A TV news reporter once referred to Georgetown County, South Carolina as the “ghost capital of the South.” This was no exaggeration, for over one hundred ghosts are rumored to haunt this coastal region. While many local residents scoff at the existence of such ghosts, others readily tell the well-known tales of local hauntings and paranormal phenomena.
Why are there so many ghosts here? Some say the sudden and often violent deaths associated with ocean life could be a cause. Others think that only individuals with strong personalities become ghosts, and Georgetown’s powerful plantation families certainly fit the bill. Or perhaps it’s the region’s strong link with the past that fascinates us, and makes us think we hear those noises coming from the moonlit beaches.
Georgetown itself is located at the end of a fifty-five-mile stretch of beach known as “The Grand Strand.” The hub of the Strand is Myrtle Beach, one of the nation’s largest and most popular tourist attractions. But the historic Georgetown area is a world away from the amusement parks, shopping malls and packed beaches of its noisy neighbor to the north.
Several Native American tribes settled around what was to become Georgetown long before the Europeans arrived. Many local sites still bear Native American names, and burial mounds have been discovered along the nearby Waccamaw River.
In 1526, the original Spanish settlers tried to establish a colony at the head of Winyah Bay where Georgetown now stands, but were driven out by disease. It wasn’t until 1729 that the City of Georgetown was founded by a Baptist minister, and quickly became a commercial center for the South Carolina low country. Its strategic location on deep Winyah Bay at the convergence of four large shipping rivers soon made it a major port city. Giant ships from Europe traded goods in Georgetown’s port during Colonial times.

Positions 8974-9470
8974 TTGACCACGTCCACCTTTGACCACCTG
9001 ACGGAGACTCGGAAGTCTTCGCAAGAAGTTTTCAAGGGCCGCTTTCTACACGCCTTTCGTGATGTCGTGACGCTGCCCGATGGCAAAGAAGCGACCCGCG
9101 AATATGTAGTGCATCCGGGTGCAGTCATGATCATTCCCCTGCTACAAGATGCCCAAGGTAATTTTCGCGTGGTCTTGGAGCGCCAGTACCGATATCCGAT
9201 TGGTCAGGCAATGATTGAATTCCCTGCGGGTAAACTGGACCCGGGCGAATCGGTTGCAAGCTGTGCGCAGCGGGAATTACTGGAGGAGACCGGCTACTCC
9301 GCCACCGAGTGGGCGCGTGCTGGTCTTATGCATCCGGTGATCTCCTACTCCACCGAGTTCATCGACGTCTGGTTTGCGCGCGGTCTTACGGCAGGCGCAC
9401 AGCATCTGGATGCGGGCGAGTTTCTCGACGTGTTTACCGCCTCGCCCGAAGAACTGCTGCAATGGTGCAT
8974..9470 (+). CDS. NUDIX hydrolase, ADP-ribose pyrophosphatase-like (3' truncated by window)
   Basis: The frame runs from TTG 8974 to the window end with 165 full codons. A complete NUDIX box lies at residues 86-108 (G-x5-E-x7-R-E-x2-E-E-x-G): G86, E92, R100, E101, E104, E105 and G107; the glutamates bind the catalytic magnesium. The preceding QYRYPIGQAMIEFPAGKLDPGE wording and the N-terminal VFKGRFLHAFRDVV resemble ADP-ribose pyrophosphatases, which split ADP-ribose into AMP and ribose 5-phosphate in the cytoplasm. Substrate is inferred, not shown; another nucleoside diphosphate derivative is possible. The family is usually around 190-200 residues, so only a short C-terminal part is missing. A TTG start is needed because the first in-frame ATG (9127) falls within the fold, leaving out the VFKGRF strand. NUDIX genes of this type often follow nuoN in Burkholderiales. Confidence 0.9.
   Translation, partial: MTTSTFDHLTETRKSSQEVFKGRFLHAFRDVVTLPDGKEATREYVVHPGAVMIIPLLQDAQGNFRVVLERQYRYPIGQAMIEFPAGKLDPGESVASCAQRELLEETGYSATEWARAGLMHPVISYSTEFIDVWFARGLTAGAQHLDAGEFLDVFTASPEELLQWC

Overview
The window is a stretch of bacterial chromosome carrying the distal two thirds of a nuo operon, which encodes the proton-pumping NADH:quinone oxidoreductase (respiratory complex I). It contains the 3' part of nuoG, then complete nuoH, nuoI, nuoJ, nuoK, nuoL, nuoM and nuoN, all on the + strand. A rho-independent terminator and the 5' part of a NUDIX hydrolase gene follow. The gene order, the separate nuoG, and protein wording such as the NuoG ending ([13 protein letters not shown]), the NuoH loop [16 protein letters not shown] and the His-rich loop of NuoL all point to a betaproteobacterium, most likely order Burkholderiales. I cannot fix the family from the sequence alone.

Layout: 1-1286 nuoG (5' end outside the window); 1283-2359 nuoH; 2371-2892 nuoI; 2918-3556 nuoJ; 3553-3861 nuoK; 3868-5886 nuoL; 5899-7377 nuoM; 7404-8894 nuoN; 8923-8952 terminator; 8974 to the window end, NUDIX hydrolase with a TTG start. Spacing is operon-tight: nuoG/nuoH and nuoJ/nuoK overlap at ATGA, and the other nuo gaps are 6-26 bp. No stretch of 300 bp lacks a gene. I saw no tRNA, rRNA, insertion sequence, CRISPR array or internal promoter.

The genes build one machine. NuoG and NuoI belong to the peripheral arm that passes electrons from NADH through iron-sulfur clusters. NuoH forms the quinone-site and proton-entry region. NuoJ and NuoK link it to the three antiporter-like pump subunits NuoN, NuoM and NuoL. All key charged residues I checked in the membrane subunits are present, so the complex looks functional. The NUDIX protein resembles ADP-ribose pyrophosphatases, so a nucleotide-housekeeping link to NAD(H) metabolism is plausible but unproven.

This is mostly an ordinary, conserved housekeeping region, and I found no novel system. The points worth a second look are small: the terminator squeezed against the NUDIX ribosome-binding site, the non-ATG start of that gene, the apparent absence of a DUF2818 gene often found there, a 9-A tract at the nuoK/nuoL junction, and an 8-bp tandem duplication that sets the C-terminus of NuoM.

After the Revolutionary War, Georgetown’s economy boomed due to the rise of rice as a major export. Rice plantations sprung up along the rivers leading into Georgetown. The winding, swampy river land was perfect for rice cultivation, and a rich plantation culture soon emerged comparable to the plantation culture in neighboring Charleston.
But river life also brought extreme heat and disease, and many plantation families had to literally flee for their lives when summer arrived. They were especially frightened of “country fever” (as malaria was then known) spread by the mosquitoes that infested the marshes. They soon built second homes on nearby beaches and islands, and wouldn’t return to their plantations until the first hard frost in November.
Many plantation families lost their fortunes after the Civil War, and the rice industry disappeared. Since then, the paper and steel industries have moved in, and tourism has fueled the local economy.
For more information on the Georgetown area, check out:
Photos (c)1997 Robert Clark (Photographer) and Georgetown County Chamber of Commerce.
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Tags: South Carolina
One Response to “Pawleys Island and Georgetown, South Caroilna”